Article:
What is a Thanksgiving Service?
In a Thanksgiving Service, as the name implies, we first and foremost say thank you to God for the wonderful gift of a child. There are none of the promises and declarations, nor the commitment to involvement in the life of the Church that there would be in a baptism service. Rather, we thank God for the gift of the child, proclaim the name of the child, commit ourselves to looking after each other and the child - and the child is blessed. We present the child with a Gospel or Bible, and pray for the child and one another. In Jarrow and Simopnside, we hold the Service of Thanksgiving for every family that requests it, and we arrange it at a time convenient to us all, and intended to precede a family party or celebration.
Following the Thanksgiving, you may also have a Baptism service for your child at a later date, following exploration of and preparation for baptism, as mentioned above.
What is Baptism?
Baptism marks the start of a journey of faith, which involves turning away from the darkness of self-centredness, turning towards Christ and becoming a member of the local and worldwide Christian family.
Baptism is a 'sacrament': a visible sign of God's love. In baptism, we are thanking God for his gift of life and publicly acknowledging his love. We are acknowledging that we all need to turn away from the darkness of evil and to make a new start with God.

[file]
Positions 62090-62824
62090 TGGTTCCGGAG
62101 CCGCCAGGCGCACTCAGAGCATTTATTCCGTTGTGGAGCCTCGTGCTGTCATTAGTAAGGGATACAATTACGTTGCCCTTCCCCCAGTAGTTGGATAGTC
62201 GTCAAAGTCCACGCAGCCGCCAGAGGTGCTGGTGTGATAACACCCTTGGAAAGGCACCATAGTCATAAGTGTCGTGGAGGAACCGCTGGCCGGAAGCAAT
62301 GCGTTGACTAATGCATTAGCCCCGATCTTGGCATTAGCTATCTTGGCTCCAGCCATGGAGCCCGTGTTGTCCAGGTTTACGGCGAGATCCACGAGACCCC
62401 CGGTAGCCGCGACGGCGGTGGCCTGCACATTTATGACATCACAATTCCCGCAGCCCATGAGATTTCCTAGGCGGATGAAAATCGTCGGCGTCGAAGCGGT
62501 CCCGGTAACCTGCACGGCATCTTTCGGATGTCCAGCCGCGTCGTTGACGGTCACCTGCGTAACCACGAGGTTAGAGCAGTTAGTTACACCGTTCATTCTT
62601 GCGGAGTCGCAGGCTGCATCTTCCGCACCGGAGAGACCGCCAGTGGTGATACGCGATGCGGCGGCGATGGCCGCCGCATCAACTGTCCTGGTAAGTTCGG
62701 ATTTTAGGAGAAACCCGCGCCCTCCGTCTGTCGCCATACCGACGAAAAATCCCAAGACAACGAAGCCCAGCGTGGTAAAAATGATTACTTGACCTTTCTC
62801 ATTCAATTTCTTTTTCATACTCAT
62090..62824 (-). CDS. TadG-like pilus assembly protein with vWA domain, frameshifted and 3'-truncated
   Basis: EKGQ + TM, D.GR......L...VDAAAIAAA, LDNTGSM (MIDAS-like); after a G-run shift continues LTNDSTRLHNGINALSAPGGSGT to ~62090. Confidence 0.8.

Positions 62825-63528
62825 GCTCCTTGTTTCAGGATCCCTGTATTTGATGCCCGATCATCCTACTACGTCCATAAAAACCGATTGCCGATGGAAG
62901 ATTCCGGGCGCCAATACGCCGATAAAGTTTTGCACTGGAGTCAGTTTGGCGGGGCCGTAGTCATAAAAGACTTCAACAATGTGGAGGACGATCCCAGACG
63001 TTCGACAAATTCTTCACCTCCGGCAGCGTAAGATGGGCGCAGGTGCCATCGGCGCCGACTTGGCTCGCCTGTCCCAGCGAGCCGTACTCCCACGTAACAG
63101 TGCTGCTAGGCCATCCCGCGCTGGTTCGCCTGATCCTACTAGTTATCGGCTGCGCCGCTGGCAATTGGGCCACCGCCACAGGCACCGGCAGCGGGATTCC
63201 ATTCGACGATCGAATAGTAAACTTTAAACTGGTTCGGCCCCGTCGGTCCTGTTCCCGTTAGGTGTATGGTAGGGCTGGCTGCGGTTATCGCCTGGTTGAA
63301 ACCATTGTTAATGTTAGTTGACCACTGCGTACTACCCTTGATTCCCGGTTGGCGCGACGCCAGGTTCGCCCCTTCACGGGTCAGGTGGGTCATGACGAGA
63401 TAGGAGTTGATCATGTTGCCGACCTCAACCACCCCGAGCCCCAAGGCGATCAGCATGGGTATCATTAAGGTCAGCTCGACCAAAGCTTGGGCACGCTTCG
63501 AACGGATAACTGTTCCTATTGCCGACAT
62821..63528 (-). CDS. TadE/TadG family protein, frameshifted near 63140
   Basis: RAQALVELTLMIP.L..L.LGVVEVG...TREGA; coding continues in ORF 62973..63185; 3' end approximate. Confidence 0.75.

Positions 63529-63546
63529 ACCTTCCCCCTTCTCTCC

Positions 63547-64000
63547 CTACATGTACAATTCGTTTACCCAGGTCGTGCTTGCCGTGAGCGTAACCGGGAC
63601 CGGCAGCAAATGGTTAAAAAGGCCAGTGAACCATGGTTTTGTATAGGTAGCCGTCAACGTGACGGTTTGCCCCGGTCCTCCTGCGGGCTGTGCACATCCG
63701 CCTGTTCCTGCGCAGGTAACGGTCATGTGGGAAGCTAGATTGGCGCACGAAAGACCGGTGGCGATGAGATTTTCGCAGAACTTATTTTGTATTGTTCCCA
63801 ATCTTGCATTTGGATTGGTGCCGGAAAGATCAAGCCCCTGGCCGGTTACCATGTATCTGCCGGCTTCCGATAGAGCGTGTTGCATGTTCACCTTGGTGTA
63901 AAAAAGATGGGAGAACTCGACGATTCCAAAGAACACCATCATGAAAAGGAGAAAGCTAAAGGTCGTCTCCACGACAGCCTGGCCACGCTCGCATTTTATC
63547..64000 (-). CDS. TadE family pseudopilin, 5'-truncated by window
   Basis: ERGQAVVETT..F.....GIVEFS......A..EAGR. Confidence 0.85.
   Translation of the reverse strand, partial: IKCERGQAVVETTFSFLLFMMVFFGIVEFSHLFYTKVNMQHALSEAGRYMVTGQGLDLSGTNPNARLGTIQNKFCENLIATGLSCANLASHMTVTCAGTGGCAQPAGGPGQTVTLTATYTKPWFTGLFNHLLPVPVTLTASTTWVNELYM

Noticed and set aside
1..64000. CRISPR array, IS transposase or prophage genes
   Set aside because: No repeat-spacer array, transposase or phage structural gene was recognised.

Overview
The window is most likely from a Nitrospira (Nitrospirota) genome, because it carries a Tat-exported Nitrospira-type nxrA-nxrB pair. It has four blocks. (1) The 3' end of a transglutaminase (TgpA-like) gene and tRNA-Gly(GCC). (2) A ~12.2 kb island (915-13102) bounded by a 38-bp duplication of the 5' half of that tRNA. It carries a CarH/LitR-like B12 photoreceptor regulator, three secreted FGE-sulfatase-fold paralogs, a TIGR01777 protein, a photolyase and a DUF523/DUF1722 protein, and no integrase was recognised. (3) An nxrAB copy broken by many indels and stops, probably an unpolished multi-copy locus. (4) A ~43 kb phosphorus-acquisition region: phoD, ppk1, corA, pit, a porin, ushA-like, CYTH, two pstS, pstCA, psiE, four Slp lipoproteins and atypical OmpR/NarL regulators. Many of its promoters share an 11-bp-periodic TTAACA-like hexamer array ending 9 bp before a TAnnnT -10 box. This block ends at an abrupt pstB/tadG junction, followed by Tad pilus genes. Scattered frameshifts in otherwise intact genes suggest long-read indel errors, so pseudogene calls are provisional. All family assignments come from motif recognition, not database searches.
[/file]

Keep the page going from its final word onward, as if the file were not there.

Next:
Because baptism is a public entry into the fellowship of the Church (the community of Christ), there are certain declarations and promises that those being baptised (the ‘candidates’) must make. Those who can answer for themselves make their own promises. Those who bring young children/infants for baptism are asked to make the declarations and promises on behalf of the child.
They make the declarations and promises in the presence of God and in front of the church congregation. The Christian community promises to support and pray for the candidates, and their families.